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Over the Line: Redistricting both binds & splits State College community

Written by Nick Malawskey/PennLive | Nov 16, 2017 12:53 PM
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Following redistricting in 2000, Allen Street in State College, was split down the middle by state representative districts. The borough was un-split after the 2010 round of redistricting. (Nick Malawskey/PennLive)

(State College) -- State College, home of Penn State University, is something of an oddity: it's a highly developed and densely populated urban core, surrounded by suburban tracts, wrapped in a larger tapestry of rural townships, with their housing development, industrial development, farm field, mountains and deep forests.

And some critics of the way Pennsylvania draws its legislative districts say it's an example of a system that disenfranchises voters by carving up communities to split up voting blocks, favoring one party over another. In doing so, redistricting can fragment communities, lumping voters from one area into a larger geographic region with which they might have little in common.

Infamously, before the last round of redistricting in 2010, State College borough itself was split by legislative districts. Allen Street, arguably the downtown's most recognized streetscape -- was split down the middle.

That was rectified during the last reapportionment. State College Borough is now represented by a single district. But the redrawn state house maps added new, and to some observers, strange wrinkles, primarily in the 77th and 81st state house districts.

Prior to the new maps, the 77th was a large district which encompassed most of State College and the county's northern and western, largely rural, reaches. The 81st district meanwhile, didn't enter Centre County at all.  It primarily covered rural Huntingdon County to the south.

In the 2011 reapportionment, though, a suburban area adjacent to State College was peeled away from 77th District , (represented by Democrat Scott Conklin) and made part of the 81st district, which now stretches from the Pennsylvania Turnpike, through rural Huntingdon County, to the edges of State College.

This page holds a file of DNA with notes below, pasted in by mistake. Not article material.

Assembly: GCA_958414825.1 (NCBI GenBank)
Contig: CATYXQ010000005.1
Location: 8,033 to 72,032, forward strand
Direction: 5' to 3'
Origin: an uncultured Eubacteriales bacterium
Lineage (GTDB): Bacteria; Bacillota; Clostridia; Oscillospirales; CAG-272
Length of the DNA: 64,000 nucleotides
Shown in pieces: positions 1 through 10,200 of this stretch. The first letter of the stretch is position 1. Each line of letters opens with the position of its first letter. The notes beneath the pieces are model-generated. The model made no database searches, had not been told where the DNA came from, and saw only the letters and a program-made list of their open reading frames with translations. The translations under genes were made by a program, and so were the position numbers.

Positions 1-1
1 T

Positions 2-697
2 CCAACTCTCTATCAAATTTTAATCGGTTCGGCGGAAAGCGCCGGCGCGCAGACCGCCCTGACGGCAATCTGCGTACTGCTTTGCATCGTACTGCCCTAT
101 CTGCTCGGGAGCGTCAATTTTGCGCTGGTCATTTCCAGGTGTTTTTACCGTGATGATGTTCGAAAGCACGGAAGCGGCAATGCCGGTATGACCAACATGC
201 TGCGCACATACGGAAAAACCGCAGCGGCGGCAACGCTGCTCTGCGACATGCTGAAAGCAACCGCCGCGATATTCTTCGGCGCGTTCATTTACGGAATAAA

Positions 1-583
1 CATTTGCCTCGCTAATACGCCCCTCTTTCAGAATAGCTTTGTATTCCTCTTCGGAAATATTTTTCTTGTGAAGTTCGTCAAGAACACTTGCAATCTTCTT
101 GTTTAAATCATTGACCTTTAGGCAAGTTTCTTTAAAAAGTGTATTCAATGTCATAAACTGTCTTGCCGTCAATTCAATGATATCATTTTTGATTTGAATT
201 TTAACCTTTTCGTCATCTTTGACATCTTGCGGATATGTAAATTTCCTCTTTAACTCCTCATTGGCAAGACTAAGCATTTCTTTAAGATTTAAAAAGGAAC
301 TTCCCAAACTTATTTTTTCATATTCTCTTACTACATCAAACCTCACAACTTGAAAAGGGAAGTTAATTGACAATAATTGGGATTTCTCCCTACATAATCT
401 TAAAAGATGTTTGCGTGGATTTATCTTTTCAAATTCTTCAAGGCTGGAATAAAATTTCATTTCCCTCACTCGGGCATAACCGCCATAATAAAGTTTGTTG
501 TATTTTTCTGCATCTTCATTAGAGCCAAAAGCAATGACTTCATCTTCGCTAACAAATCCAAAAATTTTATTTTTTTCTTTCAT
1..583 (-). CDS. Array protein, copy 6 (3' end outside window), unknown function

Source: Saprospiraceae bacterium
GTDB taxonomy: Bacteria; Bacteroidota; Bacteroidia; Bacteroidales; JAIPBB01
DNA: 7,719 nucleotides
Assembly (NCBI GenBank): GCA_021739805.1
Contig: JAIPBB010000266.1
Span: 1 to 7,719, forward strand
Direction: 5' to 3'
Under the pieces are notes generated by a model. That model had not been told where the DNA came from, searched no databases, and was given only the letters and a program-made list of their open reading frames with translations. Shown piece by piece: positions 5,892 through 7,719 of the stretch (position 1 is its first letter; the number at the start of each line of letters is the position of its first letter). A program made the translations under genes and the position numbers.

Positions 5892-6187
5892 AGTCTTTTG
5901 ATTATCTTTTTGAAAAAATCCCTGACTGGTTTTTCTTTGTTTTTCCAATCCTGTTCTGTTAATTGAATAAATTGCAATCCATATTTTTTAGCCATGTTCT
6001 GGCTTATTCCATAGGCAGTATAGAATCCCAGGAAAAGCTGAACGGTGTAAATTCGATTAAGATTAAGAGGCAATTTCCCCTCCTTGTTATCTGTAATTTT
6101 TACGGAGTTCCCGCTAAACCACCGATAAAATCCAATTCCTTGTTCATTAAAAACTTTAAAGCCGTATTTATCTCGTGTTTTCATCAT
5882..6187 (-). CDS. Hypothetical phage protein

The district, represented then by Republican Mike Fleck and now by Republican Rich Irvin, now also includes State College suburbs, such as Ferguson and Patton townships where much of the State College area's major commercial and residential growth has happened over the past 15 years.

In doing so it, it leaves State College Borough connected to the rest of the 77th district by only a narrow swath of unpopulated game lands.

"To us it makes no sense," said Tor Michaels, longtime chief of staff to 77th District Rep. Conklin.  "What does a person in Huntingdon County have in common with someone from Ferguson township?"

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In the latest redistricting, the fast-growing suburbs of State College were pulled into the 81st House District (shown in pink), leaving the borough, in the 77th House District (shown in blue), connected to the rest of that district only by a thin swath consisting mostly of state game lands.

In the latest redistricting, the fast-growing suburbs of State College were pulled into the 81st House District (shown in pink), leaving the borough, in the 77th House District, connected to the rest of that district only by a thin swath consisting mostly of state game lands.

Residents of the rapidly growing State College suburbs -- Ferguson's population increased 34 percent between 2000 and 2010 -- likely have different legislative priorities than, say a rural resident or farm owner in Huntingdon County.

Michaels said he believes the districts were redrawn in part to protect Republican seats. While Conklin's district after the last reapportionment may actually be safer -- his district would have lost Republican voters, while retaining the heavily Democratic State College, Michaels said both he and Conklin would prefer the old district.

"The reality of it all is that swaths of his district which he represented faithfully now have to go to Huntingdon, and that makes no sense to us at all," Michaels said.

The State College School District itself is crossed by four state House districts --  emblematic of some of the problems associated with politically drawn districts, said Amanda Paveglio, the coordinator for the Fair Districts PA Centre County chapter.

"So if the school district is looking to try and get something done, how many people do they need to talk to?," she said. "Or, with the budget impasse, how many legislators do they need to call and beg to pass school funding? It's challenging enough when there's just one legislator representing your school district, but when there's [more], and they're at odds, how does that work?"

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